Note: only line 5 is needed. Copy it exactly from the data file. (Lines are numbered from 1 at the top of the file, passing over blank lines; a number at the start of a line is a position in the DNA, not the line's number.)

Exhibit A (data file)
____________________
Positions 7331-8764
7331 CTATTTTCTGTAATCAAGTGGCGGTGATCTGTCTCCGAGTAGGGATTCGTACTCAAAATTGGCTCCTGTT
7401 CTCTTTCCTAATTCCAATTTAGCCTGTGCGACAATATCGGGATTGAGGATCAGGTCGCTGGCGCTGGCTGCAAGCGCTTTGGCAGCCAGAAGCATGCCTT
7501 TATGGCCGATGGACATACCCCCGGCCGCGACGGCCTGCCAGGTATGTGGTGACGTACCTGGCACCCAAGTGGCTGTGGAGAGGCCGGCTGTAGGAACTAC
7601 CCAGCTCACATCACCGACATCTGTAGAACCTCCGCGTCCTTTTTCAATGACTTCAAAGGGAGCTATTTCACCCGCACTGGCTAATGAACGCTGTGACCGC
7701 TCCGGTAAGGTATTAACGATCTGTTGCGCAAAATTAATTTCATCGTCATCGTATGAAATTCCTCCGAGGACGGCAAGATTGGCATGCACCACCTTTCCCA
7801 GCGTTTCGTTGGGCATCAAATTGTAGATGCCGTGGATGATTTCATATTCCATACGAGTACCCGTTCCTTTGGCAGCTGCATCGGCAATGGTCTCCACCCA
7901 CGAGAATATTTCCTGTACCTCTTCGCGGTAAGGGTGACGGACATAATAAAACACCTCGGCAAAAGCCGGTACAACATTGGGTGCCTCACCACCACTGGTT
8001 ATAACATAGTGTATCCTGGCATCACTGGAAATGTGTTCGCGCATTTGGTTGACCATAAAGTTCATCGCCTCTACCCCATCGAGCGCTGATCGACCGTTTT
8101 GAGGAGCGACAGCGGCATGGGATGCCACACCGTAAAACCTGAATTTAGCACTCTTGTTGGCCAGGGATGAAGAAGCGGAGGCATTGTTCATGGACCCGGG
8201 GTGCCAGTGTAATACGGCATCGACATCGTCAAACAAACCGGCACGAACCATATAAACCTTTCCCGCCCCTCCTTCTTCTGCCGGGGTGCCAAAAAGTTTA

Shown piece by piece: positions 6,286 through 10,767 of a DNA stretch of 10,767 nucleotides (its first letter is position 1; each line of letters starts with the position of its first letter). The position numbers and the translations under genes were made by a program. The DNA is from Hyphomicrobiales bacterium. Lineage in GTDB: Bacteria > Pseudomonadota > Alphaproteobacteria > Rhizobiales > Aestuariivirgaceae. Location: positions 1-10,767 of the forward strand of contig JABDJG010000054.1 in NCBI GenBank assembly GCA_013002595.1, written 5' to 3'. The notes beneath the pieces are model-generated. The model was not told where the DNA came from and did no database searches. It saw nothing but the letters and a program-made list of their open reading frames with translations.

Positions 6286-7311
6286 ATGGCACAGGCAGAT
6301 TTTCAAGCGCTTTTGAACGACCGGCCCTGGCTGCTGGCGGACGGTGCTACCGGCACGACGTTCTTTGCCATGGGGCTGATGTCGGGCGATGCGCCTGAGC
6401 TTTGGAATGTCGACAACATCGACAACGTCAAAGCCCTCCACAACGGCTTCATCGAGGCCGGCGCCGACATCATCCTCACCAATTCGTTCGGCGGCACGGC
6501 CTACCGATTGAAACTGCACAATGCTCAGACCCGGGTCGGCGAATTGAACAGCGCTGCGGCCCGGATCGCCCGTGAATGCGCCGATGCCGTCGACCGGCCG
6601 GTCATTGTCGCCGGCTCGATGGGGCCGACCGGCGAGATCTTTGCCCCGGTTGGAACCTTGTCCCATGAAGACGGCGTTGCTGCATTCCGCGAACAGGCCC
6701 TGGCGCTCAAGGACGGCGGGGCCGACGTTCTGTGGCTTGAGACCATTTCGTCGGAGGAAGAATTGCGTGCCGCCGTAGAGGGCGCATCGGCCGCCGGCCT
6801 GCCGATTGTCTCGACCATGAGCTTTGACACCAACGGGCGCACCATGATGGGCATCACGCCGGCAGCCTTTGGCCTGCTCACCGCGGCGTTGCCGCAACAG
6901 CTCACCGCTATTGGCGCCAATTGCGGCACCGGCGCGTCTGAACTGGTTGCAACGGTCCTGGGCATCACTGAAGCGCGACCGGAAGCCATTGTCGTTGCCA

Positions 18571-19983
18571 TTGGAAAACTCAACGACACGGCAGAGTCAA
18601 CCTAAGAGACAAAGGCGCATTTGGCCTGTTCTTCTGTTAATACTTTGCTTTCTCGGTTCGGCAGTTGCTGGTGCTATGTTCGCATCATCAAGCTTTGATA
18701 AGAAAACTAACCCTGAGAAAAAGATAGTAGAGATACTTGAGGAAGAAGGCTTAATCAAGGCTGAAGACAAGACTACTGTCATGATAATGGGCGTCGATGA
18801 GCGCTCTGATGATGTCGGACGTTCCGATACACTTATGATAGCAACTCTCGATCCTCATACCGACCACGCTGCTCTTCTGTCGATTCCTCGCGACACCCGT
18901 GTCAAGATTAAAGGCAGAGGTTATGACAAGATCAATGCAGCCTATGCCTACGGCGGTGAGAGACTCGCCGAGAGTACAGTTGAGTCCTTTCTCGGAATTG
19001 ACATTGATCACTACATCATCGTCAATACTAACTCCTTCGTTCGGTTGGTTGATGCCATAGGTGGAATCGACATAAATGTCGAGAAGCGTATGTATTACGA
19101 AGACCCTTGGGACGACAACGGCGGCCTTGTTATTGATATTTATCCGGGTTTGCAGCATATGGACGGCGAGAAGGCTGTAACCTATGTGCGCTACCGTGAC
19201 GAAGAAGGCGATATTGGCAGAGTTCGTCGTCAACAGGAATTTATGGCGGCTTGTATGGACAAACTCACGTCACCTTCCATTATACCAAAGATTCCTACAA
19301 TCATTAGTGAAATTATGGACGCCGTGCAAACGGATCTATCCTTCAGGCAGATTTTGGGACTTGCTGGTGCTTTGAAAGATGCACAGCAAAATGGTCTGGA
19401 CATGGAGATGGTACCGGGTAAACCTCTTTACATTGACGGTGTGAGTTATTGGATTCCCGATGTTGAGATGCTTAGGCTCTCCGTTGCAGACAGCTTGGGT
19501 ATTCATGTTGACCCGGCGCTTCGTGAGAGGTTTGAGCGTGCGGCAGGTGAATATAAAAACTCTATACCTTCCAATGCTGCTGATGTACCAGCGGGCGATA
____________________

7601 CCAGCTCACATCACCGACATCTGTAGAACCTCCGCGTCCTTTTTCAATGACTTCAAAGGGAGCTATTTCACCCGCACTGGCTAATGAACGCTGTGACCGC